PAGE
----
There has been a lot of discussion at the Leveson Inquiry about the desirability of having a much clearer distinction in our print media between what is news and what is comment. Lord O'Donnell, Alastair Campbell and Andrew Marr have all given their thoughts on this over the past few days and I hear it's already standard practice in America for such a distinction to be made. Having been on the receiving end myself of a few comment pieces masquerading as news, I'm drawn to a media future in which it is crystal clear to a reader whether what they are reading is fact or fiction (however well informed that fiction might or might not be).
So, with that in mind, and hopeful that positive changes do result from the Inquiry, I'm going to write this particular article in a post-Leveson style. And I'm going to apply it to a current issue that lends itself to lots of comment but, I would argue, not nearly enough news; the very pressing issue of UK's airport capacity.
Firstly then, the news. It's a fact that Britain has slipped back into recession. We are now in a double dip. Our economy contracted by 0.3% in the first three months of this year, worse than the Office for National Statistics prediction of a 0.2% contraction. The downward revision is due to a bigger contraction in construction output than previously estimated.
In his recent Manchester speech on the economy, the prime minister said "we are doing everything we can to return this country to strong, stable economic growth." He went on to say, "I have a clear task: to keep Britain safe. Not to take the easy course - but the right course."
It's a further fact that the government has yet to publish its aviation strategy. It was due to release a consultation document on aviation in March but publication has been delayed until later this summer. (There is much speculation in Whitehall circles about the cause of the delay but as this is my news section I won't repeat it here). What is on the public record is the government's current position that all options for capacity expansion in the south-east will be considered apart from a third runway at Heathrow. A third runway at the UK's existing international hub airport is simply not up for discussion.
It's also worth me including - as a matter of news - that Heathrow already lags behind major European airports in terms of the number of flights it operates to China, Russia and Brazil.
According to the Evening Standard, China's biggest aerospace company has chosen to base its European headquarters in Paris rather than London because of the French capital's better air links. And the British Chambers of Commerce has stated that for every year the third runway at Heathrow is delayed, it costs the UK around £1 billion. It estimates that construction of the third runway would provide up to 60,000 jobs, with operations at the expanded Heathrow creating up to 8,000 new jobs by 2030.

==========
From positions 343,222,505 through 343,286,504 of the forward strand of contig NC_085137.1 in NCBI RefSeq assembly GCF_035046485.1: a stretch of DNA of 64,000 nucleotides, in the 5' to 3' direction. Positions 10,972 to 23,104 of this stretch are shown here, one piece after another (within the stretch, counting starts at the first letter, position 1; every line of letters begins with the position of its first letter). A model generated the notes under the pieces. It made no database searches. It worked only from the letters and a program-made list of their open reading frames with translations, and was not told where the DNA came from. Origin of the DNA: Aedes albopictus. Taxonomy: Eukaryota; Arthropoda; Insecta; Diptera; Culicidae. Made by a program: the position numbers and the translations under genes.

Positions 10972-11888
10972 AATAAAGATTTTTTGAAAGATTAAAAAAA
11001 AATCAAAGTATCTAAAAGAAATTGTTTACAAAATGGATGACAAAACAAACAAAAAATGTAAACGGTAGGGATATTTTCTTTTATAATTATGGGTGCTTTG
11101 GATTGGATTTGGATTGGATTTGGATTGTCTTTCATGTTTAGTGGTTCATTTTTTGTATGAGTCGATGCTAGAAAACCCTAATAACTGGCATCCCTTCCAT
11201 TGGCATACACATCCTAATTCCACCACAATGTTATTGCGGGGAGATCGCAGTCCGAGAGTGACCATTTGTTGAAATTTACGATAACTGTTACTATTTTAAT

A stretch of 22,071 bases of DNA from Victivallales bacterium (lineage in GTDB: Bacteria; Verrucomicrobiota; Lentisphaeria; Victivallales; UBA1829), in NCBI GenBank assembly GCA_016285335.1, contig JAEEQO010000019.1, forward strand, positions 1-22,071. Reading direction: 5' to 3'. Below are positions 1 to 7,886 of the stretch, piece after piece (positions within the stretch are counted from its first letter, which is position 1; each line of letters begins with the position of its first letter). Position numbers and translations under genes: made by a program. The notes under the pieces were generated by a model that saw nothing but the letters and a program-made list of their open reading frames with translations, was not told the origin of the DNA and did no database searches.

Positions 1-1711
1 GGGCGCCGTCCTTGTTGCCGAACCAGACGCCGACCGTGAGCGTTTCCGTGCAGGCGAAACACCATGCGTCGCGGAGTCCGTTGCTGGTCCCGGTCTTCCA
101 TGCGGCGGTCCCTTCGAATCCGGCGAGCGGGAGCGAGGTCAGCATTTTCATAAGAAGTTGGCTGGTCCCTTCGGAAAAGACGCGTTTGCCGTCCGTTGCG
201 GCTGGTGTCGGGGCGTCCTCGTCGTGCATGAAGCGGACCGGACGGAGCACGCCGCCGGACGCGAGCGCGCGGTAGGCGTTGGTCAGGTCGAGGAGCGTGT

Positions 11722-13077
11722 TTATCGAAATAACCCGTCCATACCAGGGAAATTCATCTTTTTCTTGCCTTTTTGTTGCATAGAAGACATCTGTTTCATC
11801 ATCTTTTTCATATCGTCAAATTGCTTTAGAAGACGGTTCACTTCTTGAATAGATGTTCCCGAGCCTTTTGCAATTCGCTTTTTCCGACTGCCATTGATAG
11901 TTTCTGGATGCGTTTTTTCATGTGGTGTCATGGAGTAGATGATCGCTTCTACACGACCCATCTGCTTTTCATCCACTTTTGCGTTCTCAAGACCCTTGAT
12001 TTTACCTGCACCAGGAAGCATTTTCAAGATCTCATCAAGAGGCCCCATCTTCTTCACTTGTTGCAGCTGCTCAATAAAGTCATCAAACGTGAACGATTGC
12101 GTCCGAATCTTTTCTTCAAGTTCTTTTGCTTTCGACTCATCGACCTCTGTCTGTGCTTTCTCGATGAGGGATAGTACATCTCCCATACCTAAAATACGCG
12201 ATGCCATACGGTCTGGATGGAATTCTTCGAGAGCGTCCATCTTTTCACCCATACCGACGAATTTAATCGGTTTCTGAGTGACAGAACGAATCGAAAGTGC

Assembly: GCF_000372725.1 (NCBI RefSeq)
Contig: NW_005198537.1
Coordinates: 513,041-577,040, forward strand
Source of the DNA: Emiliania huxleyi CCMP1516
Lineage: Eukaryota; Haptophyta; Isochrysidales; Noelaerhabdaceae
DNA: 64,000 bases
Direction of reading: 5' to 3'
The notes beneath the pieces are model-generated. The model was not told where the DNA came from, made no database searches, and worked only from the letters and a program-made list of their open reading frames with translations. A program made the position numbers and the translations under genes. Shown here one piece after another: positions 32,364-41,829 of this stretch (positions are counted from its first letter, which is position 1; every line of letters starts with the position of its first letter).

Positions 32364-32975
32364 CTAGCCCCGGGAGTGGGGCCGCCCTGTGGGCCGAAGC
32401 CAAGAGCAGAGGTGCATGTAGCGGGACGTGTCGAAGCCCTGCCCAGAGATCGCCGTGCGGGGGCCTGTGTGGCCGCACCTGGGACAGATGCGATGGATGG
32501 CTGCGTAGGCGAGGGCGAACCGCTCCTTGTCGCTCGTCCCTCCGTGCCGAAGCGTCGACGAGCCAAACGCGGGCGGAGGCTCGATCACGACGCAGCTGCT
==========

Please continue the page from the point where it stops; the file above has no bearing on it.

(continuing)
News done. Now for the comment. The government's inability to make a rational decision (indeed any decision) on airport capacity is damaging the UK economy right here right now. At a time when our economy needs all the help it can get, the fact that we are losing out on millions of pounds of investment from abroad because of weak leadership and party-political dilly-dallying is irresponsible and indefensible. A decision must be taken and it must be taken fast. Until it is, it is simply not true for this government to say that it is doing everything it can to return the country to strong economic growth. Far from it.
On the specific issue of a third runway at Heathrow, the government must bring it back to the table for discussion. In these perilous economic times it is political folly to dismiss an option that: does not require large amounts of public money, would bring thousands of construction jobs to west London and permanent jobs in the longer term, would significantly boost UK's prosperity and be the quickest way of addressing our urgent need to increase airport capacity.
Whilst I am commenting, I will go as far as to say that I believe the Mayor of London agrees with me on all of this. Boris is nothing if not a cunning political plotter. When he talks about his island airport, he does it with his tongue very firmly in cheek. It's a fantasy. He knows it and he knows the public know it but that's precisely why he can wax lyrical about it in the full and safe knowledge it will never actually happen. His opposition to a third runway at Heathrow is not in London's best interest - but it is in his. It endears him even further to Conservative voters in leafy south west London and that's something he cares about with his next career move in mind. It also conveniently means that he can leave the real, tough decisions about airport capacity to someone else - at the end of the day it's not actually in the Mayor's remit.
Boris' stance is a calculated cop-out. Comments anyone?